Home / Latest  / Relationship Advice: Slipping Away

Relationship Advice: Slipping Away

Finding a road map for bringing a long-distance relationship home…
 
Dear Adam,
I met my partner about six years ago when I was in Paris on holiday. We fell in love and maintained a long-distance relationship for about a year before I helped sponsor him to immigrate to Canada. We are now married and have lived together for four years. In so many ways, I can’t complain about our relationship. We show each other lots of love and affection, laugh a lot together, and are still having great sex. However, it feels like so much has changed in the past six months. When he first got here, I was the only person he knew and in some ways he was pretty much dependent on me. He was quite anxious then and would often need emotional support. I was glad to be able to show him around and share my city with him. Now, he is often going out in the evenings with new friends; he is having a great time and seems more confident than ever. However, I find myself feeling lonely and also a little bit threatened that he might find somebody else who he digs more. Overall, I see that he is creating a very happy life here and I feel grateful for that. But I’m also scared that he’s slipping away from me. I’m not sure what to do. – Maxwell
 
Dear Maxwell,
Your relationship has gone through a few phases – the crazy romance of meeting in Paris (ooh la la!), navigating the trappings of a long-distance relationship, undertaking a bureaucratic immigration process, and finally welcoming your guy here and nesting together. This most recent chapter sounds like the first chance your relationship has had to truly exhale. In most ways, that’s a good thing – you get to live life together with less constant effort or fears that you won’t be able to share geography. On the other hand, those prior years were very intense, and intensity is something that can make two people develop bonds and feel tightly united. While you sound a little shaken, this is really an opportunity to see how your relationship grooves when there is stability – and when survival mode is no longer required.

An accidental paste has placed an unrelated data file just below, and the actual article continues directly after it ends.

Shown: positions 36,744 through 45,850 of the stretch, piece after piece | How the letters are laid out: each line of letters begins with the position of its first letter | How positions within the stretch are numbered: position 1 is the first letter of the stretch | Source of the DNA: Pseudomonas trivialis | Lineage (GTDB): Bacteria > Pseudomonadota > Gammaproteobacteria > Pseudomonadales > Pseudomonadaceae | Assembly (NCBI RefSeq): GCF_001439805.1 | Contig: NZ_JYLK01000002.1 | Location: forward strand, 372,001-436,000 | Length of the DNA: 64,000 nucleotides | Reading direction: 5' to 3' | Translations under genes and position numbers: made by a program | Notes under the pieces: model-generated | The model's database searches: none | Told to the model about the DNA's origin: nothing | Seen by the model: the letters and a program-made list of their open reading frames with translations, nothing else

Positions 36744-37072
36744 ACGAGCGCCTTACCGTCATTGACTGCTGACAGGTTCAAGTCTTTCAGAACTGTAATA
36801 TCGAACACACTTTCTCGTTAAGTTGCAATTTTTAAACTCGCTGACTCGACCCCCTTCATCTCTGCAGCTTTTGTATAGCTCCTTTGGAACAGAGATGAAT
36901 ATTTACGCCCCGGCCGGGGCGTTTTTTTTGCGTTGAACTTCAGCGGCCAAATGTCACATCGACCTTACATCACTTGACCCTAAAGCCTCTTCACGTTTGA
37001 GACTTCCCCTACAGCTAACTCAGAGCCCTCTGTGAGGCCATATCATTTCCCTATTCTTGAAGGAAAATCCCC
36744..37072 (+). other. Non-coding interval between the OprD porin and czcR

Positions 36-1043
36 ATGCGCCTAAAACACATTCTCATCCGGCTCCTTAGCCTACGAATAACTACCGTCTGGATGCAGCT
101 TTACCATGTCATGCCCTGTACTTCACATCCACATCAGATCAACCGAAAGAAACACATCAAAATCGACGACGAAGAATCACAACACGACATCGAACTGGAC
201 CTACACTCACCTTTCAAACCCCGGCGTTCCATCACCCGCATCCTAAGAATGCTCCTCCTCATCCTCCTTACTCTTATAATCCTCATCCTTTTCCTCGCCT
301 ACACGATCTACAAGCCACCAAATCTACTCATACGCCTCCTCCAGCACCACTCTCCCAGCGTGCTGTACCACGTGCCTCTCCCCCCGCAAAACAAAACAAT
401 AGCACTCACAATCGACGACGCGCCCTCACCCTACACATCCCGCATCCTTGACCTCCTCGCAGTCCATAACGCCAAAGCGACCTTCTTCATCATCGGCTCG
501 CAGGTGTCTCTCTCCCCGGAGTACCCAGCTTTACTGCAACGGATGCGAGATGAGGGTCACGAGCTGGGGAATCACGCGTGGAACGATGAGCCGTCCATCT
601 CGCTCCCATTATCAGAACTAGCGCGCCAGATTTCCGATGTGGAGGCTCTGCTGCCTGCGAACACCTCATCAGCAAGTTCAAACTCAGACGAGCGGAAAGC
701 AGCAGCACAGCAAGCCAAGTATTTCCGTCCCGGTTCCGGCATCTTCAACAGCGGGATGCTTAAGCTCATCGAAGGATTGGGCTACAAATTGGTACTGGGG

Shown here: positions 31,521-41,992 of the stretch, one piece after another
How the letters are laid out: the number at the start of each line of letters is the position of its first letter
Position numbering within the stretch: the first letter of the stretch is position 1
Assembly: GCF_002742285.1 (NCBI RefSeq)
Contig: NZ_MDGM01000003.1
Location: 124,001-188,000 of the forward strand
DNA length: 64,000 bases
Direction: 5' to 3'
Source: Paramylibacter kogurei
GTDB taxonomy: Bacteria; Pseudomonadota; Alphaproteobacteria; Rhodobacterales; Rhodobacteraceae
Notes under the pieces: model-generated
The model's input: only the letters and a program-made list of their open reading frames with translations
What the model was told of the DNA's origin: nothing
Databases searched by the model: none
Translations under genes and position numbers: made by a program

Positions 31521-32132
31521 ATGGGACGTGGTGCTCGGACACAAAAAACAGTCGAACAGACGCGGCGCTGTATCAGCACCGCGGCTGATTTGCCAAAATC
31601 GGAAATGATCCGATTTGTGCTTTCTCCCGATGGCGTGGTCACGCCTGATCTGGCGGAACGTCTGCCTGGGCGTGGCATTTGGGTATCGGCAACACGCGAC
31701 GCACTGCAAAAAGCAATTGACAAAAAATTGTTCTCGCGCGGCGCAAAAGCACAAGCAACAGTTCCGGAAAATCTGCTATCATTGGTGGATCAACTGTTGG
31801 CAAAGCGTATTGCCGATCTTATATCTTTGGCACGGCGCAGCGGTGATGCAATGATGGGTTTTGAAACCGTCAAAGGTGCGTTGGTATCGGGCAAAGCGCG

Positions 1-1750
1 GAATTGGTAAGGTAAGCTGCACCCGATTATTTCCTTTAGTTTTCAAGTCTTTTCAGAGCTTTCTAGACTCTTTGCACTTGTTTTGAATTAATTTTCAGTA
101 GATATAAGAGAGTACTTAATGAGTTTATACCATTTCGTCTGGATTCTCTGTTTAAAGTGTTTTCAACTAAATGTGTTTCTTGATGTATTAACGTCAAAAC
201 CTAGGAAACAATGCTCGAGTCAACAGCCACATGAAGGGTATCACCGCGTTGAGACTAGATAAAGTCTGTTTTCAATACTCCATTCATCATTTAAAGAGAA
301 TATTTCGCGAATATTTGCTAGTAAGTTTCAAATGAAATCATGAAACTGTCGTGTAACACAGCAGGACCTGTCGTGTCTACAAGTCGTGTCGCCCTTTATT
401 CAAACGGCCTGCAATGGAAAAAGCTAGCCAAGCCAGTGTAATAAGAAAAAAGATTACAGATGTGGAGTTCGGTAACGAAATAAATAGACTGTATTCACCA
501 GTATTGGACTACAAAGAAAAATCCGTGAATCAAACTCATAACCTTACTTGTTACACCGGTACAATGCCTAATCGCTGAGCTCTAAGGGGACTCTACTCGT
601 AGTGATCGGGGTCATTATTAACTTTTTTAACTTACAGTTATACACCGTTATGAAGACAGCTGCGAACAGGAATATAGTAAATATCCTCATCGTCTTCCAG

There’s actually a good chance that your sponsoring his immigration process was something that strengthened your connections and deepened the relationship. It’s an arduous process and one that forces a couple to have to get serious and clear about what their intentions are. With his arrival, you initially acted as a sort of life raft – and this meant that your worlds revolved around each other. It makes sense that, as he begins to leave that contained bubble, you would feel a little threatened as you readjust to a relationship based on greater independence. Your hubby seems to have great affection for you – and you will have to learn that your attractiveness is not exclusively located in how you can provide for him.
 
Based on your question, it sounds like you might have placed so much energy in this relationship that you lost sight of your own true self. Maybe he is modelling something important for you after all. Follow his lead this time, and make sure you are socializing with your good friends or getting up to some hobbies to meet new friends. Make sure your well-being isn’t resting on the shoulders of this relationship – that way you’ll both benefit from having more breathing space while still nurturing a stable home base together.
 

 
ADAM SEGAL, writer and therapist, works in private practice in downtown Toronto. Ask him your relationship or mental-health questions at @relationship@inmagazine.ca.
 

NO COMMENTS

POST A COMMENT

This site uses Akismet to reduce spam. Learn how your comment data is processed.